THERE is always an outcry when a child gets raped, except of course in Zambia, we do not call it rape. We euphemistically call it ‘defilement’ because an innocent child’s virtue has seemingly been destroyed. No one can fathom that a child would ever want to be raped and when it happens, no one blames them for it. But when it comes to women, it is a different story. It becomes about sex. In normal circumstances, sex between adults is consensual or something that women submit to.
In Zambian law, rape is defined as: “Any person who has unlawful [sex with] a woman or girl, without her consent, or with her consent, if the consent is obtained by force or by means of threats or intimidation of any kind, or by fear of bodily harm, or by means of false representations as to the nature of the act, or, in the case of a married woman, by personating her husband, is guilty of the felony termed ‘rape’.”
That definition does not even include marital rape. When women are raped, the immediate concern of many people is whether the woman asked for it by what she wore or the circumstances she found herself in. We find it difficult to believe that a child could have asked for it but when it comes to a woman, our default position is that she must have asked for it. Worse still, even when faced with video evidence showing that the sex was not consensual, the burden of shame rests on the woman, she becomes “damaged goods”. With her social standing and personal dignity undermined, people ask, who would want to marry her now?
A few weeks ago, the world was gripped by the sexual assault allegations raised against Judge Brett Kavanaugh in the United States Senate committee hearings over whether he should have been appointed to the United States Supreme Court bench. His accuser, Professor Christine Blasey-Ford, is a university law professor with Ivy League college credentials. As is common nowadays, the Kavanaugh issue soon became the subject of chatter on social media.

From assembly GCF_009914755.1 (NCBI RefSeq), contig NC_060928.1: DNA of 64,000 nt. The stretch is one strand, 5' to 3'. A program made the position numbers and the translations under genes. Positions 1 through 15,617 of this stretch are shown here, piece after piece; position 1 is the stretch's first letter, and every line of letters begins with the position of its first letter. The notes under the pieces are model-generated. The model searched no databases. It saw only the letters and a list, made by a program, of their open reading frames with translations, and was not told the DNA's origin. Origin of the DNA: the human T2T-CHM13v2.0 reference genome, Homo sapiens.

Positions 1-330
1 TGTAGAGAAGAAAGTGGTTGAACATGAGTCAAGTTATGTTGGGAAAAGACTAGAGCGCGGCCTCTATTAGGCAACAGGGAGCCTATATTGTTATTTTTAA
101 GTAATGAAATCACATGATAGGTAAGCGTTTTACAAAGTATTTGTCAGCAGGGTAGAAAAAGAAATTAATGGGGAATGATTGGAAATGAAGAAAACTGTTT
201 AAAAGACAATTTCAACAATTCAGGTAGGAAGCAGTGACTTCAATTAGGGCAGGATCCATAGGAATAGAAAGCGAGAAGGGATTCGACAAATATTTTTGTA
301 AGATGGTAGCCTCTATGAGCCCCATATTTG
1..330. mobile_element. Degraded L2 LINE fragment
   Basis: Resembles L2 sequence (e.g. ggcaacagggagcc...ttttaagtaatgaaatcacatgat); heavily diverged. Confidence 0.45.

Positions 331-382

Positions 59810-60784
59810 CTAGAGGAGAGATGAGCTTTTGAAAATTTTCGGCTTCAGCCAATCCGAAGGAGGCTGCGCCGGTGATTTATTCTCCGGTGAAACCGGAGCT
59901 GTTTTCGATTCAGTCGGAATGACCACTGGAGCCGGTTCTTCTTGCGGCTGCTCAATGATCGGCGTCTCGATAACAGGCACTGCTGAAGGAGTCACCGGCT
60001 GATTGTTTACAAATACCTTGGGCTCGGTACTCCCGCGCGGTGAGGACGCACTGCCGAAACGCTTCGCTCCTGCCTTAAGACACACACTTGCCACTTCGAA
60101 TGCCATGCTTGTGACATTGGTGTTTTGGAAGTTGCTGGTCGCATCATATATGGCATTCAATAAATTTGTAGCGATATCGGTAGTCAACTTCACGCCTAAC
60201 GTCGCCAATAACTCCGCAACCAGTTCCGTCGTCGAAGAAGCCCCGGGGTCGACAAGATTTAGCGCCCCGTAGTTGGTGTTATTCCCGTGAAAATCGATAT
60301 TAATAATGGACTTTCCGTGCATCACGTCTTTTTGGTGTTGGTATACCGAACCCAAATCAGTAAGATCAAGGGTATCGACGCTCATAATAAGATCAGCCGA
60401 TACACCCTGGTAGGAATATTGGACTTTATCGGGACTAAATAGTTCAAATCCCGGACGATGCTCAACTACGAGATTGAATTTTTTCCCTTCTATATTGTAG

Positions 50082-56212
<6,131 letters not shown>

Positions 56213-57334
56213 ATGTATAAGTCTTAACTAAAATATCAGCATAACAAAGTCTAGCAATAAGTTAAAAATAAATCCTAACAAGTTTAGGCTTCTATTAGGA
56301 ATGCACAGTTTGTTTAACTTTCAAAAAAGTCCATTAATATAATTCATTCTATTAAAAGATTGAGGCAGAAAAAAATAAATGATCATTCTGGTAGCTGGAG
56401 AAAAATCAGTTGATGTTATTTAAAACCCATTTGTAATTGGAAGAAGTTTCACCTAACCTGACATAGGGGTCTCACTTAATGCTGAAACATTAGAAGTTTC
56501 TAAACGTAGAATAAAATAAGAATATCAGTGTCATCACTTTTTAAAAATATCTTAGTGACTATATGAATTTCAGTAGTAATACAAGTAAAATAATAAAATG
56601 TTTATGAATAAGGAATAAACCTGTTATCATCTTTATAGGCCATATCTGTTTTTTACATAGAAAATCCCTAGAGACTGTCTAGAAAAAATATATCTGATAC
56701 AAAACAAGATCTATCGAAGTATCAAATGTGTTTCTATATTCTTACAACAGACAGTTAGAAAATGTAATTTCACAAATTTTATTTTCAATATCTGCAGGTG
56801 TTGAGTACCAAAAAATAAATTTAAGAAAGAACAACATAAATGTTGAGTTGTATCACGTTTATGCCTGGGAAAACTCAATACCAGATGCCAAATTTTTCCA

A Facebook thread posted by one woman expressed the fear that the post-Kavanaugh world must be scary for “naïve career men”, who are now vulnerable to be manipulated by gold-digging women. Many other women on the same thread raised the question as to why the accusations were being laid now, decades later. No one questioned Judge Kavanaugh’s behaviour.
It struck me that victim-blaming of women who have experienced sexual assault is rife and not just in Zambia. Here are the facts in Zambia. According to an annual survey by the Victim Support Unit (VSU) of the Zambia Police Service, the total number of gender-based violence (GBV) cases reported country wide from the first quarter to the third quarter of 2017 is 16,090 cases. Only a fraction of the reported cases related to sexual crimes. The Zambian law categorises sexual offences into rape, defilement (rape of children), and incest etc.
According to the VSU third quarter report, out of the total number of reported GBV cases countrywide, there were a total of 1,466 defilement (rape of children) cases, 80 cases of rape (of women), 12 cases of attempted rape, 22 indecent assault cases and 20 cases of incest were reported, out of which 14 were women and six were girls below the age of 16 years.
The study suggests that women above the age of 16 rarely report sexual offences in Zambia. This means that the number of women who are raped annually in Zambia might be higher but many possibly opt to keep their traumatic sexual experiences to themselves because of the stigma attached to women who are raped as well as the blame culture.
To illustrate how few sexual crimes are reported, an article by Innocent Makasa and Lucy Jane Heathfield in the Journal of Forensic and Legal Medicine published in February 2018 states that between 2007 and 2014 a total of only 1,154 sexual crimes were even reported – that is the rape of adults and children.
To put things into perspective, over a period of seven years, only around 127 women reported a case of rape; that’s an average of 18 women per year in a population of around 15 million Zambians. We know that GBV is a form of misogyny.
According to a statement by the Ministry of Heath Permanent Secretary Jabbin Mulwanda, in February 2018, 47 percent of all Zambian women say that they have experienced GBV, and yet the reported figures of rape against women appear astonishingly low.
Someone on the Facebook thread I referenced earlier, pulled out two articles of two white women who were tried for falsely accusing two black American men of rape. I pointed out that while I understood their point, such cases are extremely rare and that it was important to put context to them: the justice system in America weights heavily against black American men in terms of arrest, conviction and sentencing.